Paying for new drugs for new bugs: Regulation is only one side of the coin

Cynthia Goldsmith, Centers for Disease Control and Prevention

This image is a transmission electron micrograph (TEM) of the West Nile virus.

Article Highlights

  • The New Technology Add-on Payment program could provide the foundation for Medicare policies that reward innovation

    Tweet This

  • CMS should revisit the regulations governing NTAP

    Tweet This

  • The experience of Dificid frames a path for how CMS could encourage innovation through the NTAP program

    Tweet This

 

FDA and Congress are making great strides in improving the regulatory pathway and intellectual property protection for anti-infectives. But without changes in the reimbursement process, the package of incentives may not be enough to spur innovation in the class.

Deadly infections with bacteria that resist even the strongest antibiotics are on the rise in hospitals in the United States, and there is only a “limited window of opportunity” to halt their spread, health officials at the Centers for Disease Control & Prevention warned this spring. In this case, the bacteria in question were bugs normally found in the gut. 

According to the CDC, they have acquired a lethal trait: they are unscathed by antibiotics, including carbapenems, a group of drugs that are generally considered a last resort. When these resistant germs invade parts of the body where they do not belong, like the bloodstream, lungs or urinary tract, the illness may be untreatable. It was one of these bugs – a drug-resistant form of the feared bacteria Klebsiella that triggered a notorious outbreak in 2011 at a hospital at the National Institutes of Health that killed six people and made another 11 seriously ill.

Read the full paper here

Also Visit
AEIdeas Blog The American Magazine
About the Author

 

Scott
Gottlieb

What's new on AEI

Defeating ISIS: AEI experts weigh-in before the president’s address on Wednesday
image Degrading, defeating, and destroying the Islamic State
image Wealth Building Home Loan: Building wealth through homeownership and retirement savings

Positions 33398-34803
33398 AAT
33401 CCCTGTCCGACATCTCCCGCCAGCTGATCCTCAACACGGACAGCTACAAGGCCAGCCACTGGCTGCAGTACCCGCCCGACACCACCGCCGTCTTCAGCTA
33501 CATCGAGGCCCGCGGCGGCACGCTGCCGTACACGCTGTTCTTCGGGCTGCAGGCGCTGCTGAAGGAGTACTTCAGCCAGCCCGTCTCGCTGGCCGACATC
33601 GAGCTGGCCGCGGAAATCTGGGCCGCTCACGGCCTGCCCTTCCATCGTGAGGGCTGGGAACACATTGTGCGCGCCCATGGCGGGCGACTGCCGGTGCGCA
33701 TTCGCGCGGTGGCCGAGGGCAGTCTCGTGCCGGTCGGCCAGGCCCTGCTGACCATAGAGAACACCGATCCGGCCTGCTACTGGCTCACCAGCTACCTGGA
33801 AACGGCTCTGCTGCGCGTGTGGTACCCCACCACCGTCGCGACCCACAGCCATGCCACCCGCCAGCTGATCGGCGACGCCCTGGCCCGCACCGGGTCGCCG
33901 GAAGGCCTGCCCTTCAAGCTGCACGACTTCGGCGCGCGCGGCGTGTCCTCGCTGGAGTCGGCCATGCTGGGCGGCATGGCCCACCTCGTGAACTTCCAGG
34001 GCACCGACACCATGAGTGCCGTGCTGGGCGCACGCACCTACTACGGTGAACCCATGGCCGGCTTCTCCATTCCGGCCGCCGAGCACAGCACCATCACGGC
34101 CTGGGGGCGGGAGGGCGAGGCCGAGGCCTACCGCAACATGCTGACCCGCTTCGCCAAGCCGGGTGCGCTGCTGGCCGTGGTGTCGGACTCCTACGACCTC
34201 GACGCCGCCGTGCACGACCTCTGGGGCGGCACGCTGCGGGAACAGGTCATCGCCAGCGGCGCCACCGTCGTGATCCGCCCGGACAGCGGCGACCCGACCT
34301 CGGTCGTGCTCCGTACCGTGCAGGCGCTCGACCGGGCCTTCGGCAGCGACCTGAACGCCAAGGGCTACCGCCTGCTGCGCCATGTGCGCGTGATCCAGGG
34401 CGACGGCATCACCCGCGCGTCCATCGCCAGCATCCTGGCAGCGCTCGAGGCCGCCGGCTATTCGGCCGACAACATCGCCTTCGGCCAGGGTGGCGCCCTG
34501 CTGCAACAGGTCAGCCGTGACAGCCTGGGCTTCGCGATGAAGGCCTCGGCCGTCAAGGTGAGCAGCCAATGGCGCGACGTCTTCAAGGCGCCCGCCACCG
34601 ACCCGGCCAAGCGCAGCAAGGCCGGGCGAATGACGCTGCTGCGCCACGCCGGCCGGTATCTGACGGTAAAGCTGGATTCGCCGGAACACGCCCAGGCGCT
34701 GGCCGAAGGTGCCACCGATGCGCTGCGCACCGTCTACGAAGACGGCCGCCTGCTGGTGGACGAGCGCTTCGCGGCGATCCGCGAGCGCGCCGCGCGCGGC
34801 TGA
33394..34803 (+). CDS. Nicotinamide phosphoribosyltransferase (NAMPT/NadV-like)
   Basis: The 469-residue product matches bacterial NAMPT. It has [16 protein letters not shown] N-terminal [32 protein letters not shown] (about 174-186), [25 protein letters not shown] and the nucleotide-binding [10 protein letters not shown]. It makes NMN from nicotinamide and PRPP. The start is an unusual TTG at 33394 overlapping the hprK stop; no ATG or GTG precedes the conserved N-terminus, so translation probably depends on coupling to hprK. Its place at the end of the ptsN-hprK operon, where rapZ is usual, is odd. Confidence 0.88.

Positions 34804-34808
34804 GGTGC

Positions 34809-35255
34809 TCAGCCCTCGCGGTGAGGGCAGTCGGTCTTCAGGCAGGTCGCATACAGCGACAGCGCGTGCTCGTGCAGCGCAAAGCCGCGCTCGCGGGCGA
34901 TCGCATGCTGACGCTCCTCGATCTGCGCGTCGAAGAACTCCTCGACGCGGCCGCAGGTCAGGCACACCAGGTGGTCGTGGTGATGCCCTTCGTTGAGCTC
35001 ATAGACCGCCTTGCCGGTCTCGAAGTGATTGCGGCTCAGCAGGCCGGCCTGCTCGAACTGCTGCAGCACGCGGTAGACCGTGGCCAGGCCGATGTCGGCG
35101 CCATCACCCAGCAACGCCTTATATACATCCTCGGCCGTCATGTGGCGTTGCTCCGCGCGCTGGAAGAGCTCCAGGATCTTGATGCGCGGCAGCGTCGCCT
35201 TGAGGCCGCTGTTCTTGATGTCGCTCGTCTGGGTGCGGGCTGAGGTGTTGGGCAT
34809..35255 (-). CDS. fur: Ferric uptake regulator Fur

image The $3 iPhone
AEI on Facebook
Events Calendar
  • 15
    MON
  • 16
    TUE
  • 17
    WED
  • 18
    THU
  • 19
    FRI
Tuesday, September 16, 2014 | 5:00 p.m. – 6:00 p.m.
The Constitution as political theory

Please join us for the third-annual Walter Berns Constitution Day Lecture as James Ceasar, Harry F. Byrd Professor of Politics at the University of Virginia, explores some of the Constitution’s most significant contributions to political theory, focusing on themes that have been largely unexamined in current scholarship.

Wednesday, September 17, 2014 | 8:10 a.m. – Thursday, September 18, 2014 | 1:30 p.m.
Third international conference on housing risk: New risk measures and their applications

We invite you to join us for this year’s international conference on housing risk — cosponsored by the Collateral Risk Network and AEI International Center on Housing Risk — which will focus on new mortgage and collateral risk measures and their applications.

Thursday, September 18, 2014 | 2:15 p.m. – 3:00 p.m.
Speaker of the House John Boehner on resetting America’s economic foundation

Please join us as Speaker John Boehner (R-OH) delivers his five-point policy vision to reset America’s economy.

Friday, September 19, 2014 | 9:15 a.m. – 11:00 a.m.
Reforming Medicare: What does the public think?

Please join us as a panel of distinguished experts explore the implications of the report and the consumer role in shaping the future of Medicare.

No events scheduled this day.
No events scheduled this day.
No events scheduled this day.
No events scheduled this day.